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Snowshow Hares

Snowshoe hares are common to the central Oregon mountains, but not commonly seen

by: SCOTT STAATS/CENTRAL OREGONIAN - Snowshoe hares are one of six species of rabbit-like mammals in central Oregon.  One of their most notable features are their large hind feet which make natural snowshoes allowing the hare to stay on top of snow and keep it from slipping when being pursued by a predator.

Central Oregon has six species of rabbit-like mammals including the black-tailed and white-tailed jackrabbit, mountain cottontail, pygmy rabbit, pika and snowshoe hare. If you're out and about up in the Ochoco Mountains this time of year, there's a good chance you'll see the tracks of the snowshoe hare (Lepus americanus).
   The most interesting feature of this hare is its "snowshoe" hind feet, which are larger than its front feet and have longer toes that are capable of spreading wide. The soles of the feet are covered with coarse hair that grows even longer in winter. These natural snowshoes enable the hare to stay atop soft snow and keep it from slipping on icy crusts when being pursued by a predator.
   Rabbits have evolved with a small body and shorter ears and legs to live in more dense shrubby areas. Their smaller body allows them to quickly find cover without having to run far from predator. Hares however, have developed long powerful legs and bodies that are built to out-run predators in more open country.
   As is typical in the rabbit family, female hares are slightly larger than their male counterparts. With the coming of the winter snows, the snowshoe hare exchanges its rusty or grayish brown coat for one of white. This patchwork process usually takes about two months and is completed about the time the ground is covered with lasting snow. Then its fur is almost entirely white except for its black eyelids and tips of the ears.
   Adult snowshoe hares weigh between three and four pounds and have a variable diet. In the spring, summer and fall they browse on green vegetation such as grasses and forbs as well as the new growth of aspen, birches and willows. During the winter, they forage on shrubs and trees, eating the bark, twigs and even the needles of conifers such as spruce, fir, cedar, tamarack and hemlock.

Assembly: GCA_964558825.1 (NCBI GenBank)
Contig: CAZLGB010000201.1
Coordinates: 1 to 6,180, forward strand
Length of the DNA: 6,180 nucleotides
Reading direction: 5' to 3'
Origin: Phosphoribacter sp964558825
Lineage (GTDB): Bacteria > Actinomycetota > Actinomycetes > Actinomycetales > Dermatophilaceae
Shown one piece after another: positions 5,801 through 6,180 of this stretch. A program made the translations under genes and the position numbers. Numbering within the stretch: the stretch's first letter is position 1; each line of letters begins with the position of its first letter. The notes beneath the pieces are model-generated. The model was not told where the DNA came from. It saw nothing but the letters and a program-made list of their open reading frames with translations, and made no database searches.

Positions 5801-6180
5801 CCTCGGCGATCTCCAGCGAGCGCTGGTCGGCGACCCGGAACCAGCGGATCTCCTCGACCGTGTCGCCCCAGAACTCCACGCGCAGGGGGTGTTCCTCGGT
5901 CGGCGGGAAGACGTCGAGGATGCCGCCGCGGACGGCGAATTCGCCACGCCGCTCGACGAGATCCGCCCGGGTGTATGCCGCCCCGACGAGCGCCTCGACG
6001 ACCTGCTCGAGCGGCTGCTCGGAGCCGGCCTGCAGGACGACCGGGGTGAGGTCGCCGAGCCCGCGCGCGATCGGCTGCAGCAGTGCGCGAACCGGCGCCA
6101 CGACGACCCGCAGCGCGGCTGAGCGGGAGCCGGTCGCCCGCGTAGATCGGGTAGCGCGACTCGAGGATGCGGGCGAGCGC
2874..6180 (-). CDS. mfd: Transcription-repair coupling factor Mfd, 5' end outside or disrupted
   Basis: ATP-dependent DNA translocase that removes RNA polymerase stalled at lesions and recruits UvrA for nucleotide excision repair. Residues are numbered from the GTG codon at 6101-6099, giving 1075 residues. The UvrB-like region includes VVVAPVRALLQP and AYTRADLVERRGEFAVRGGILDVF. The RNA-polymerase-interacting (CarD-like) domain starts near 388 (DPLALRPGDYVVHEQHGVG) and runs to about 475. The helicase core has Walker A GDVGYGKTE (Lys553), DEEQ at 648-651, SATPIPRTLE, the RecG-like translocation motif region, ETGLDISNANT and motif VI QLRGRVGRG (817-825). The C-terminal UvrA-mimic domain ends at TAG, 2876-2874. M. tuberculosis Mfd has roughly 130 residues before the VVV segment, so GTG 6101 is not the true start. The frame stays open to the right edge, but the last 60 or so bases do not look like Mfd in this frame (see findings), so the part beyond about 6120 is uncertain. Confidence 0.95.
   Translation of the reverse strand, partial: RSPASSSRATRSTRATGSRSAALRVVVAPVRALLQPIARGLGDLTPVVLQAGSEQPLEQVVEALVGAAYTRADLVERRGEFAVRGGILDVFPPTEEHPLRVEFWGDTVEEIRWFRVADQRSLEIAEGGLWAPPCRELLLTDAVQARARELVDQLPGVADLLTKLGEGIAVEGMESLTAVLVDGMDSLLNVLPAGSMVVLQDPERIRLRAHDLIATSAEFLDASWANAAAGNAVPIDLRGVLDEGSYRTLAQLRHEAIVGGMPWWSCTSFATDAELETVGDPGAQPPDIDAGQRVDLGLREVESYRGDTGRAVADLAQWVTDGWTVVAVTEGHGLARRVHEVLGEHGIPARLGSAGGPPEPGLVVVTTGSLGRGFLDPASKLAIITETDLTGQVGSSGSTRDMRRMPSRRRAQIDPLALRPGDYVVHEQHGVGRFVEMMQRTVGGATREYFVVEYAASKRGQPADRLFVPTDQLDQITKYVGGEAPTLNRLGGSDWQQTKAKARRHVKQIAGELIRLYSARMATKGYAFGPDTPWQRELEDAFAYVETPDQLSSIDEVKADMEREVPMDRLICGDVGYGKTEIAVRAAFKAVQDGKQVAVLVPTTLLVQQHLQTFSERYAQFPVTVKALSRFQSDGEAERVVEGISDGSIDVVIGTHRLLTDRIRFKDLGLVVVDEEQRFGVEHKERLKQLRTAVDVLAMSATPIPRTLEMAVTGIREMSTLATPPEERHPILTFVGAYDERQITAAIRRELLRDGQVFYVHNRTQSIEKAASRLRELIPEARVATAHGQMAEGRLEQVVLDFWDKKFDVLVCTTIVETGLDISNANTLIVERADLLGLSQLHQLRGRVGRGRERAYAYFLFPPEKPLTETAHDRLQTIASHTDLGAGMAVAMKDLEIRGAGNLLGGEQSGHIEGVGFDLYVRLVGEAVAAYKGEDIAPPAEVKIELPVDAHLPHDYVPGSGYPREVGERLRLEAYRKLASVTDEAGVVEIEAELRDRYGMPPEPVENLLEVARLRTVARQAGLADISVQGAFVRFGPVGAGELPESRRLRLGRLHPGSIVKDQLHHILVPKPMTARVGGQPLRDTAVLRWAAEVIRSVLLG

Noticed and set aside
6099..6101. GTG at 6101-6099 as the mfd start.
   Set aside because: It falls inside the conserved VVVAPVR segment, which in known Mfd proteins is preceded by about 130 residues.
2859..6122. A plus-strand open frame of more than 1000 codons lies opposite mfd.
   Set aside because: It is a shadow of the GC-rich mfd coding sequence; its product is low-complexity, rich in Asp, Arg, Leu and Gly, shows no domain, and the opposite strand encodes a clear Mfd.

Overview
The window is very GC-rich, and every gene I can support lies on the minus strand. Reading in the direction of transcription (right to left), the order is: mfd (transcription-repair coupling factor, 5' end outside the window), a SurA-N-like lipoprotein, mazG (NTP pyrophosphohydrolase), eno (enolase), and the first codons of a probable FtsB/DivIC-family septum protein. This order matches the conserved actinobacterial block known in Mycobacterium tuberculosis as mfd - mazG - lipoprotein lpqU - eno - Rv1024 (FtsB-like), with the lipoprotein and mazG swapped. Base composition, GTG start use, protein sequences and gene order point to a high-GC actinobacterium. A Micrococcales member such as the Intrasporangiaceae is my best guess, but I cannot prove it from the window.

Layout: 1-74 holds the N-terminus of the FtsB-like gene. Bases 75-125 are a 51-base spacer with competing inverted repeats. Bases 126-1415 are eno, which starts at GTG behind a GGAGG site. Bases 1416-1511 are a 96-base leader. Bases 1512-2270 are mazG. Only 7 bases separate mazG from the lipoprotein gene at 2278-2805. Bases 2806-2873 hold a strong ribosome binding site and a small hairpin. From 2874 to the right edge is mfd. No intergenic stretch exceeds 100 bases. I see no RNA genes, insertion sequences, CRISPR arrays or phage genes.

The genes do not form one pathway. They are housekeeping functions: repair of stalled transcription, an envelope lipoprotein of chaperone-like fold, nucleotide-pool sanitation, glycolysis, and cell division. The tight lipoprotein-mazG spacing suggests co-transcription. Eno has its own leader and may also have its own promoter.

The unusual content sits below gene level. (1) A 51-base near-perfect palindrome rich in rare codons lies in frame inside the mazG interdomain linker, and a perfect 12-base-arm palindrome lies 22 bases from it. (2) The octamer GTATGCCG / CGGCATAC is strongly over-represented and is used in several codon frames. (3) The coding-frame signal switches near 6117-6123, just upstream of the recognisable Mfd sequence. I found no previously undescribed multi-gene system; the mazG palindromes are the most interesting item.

Most of a hare's digestion occurs in its hindgut and in order to extract all the nutrients from its food, they must cycle it through their digestive system twice, which means re-ingesting its feces. Some studies have shown that hares have even resorted to cannibalism in some instances.
   It is true that hares, like their rabbit cousins, are quite prolific reproducers. Between April and August they can have two to three litters of two to four young. Unlike rabbits that are born hairless and blind, hares are born furred and with open eyes.
   Life for a young hare is not easy. Up to 85 percent of hares born in the wild don't live longer than one year. Lucky ones can live up to five years. Many of Central Oregon's carnivores prey on snowshoe hares including red foxes, gray foxes, coyotes, bobcats, mink and raptors. Population densities of hares are very cyclic and can vary from one to many hundreds per square mile.
   When predators are after you 24 hours a day, you learn to develop some strategies to deal with not being eaten. Snowshoe hares have very good hearing that helps them identify approaching predators. When a predator is detected, the young especially freeze in their tracks and try to blend in with the surrounding vegetation.
   Most people have probably seen those chases (whether actual or created) on nature channels where the snowshoe hare is bounding across the snow with a hungry bobcat or cougar close on its tail. Hares can reach speeds of 27 miles per hour and cover up to ten feet in a single leap. They are also very good at quick changes in direction and vertical bounds that can confuse and irritate a pursuing predator.
   With the big back legs and feet, it's not surprising that hares are good swimmers and can swim across rivers and small lakes. Biologists have even seen them entering water to escape a predator.
   Some people may remember the old storybook bunny named Thumper. Most hares communicate by thumping the ground. They sometimes fight with other hares by boxing or scratching but haven't been seen biting each other (perhaps Mike Tyson should take notice of this). They may hiss or snort when aggressive but make loud squealing sounds when caught by a predator, otherwise they aren't very vocal.
   During the day, hares can be seen grooming or napping. They don't wander too far from their home territory and have a system of paths that are very familiar to them. In the summertime, they can be seen taking dust baths in order to remove parasites from their fur.
   The snowshoe hare is one example of the many animals around us that most of us seldom see.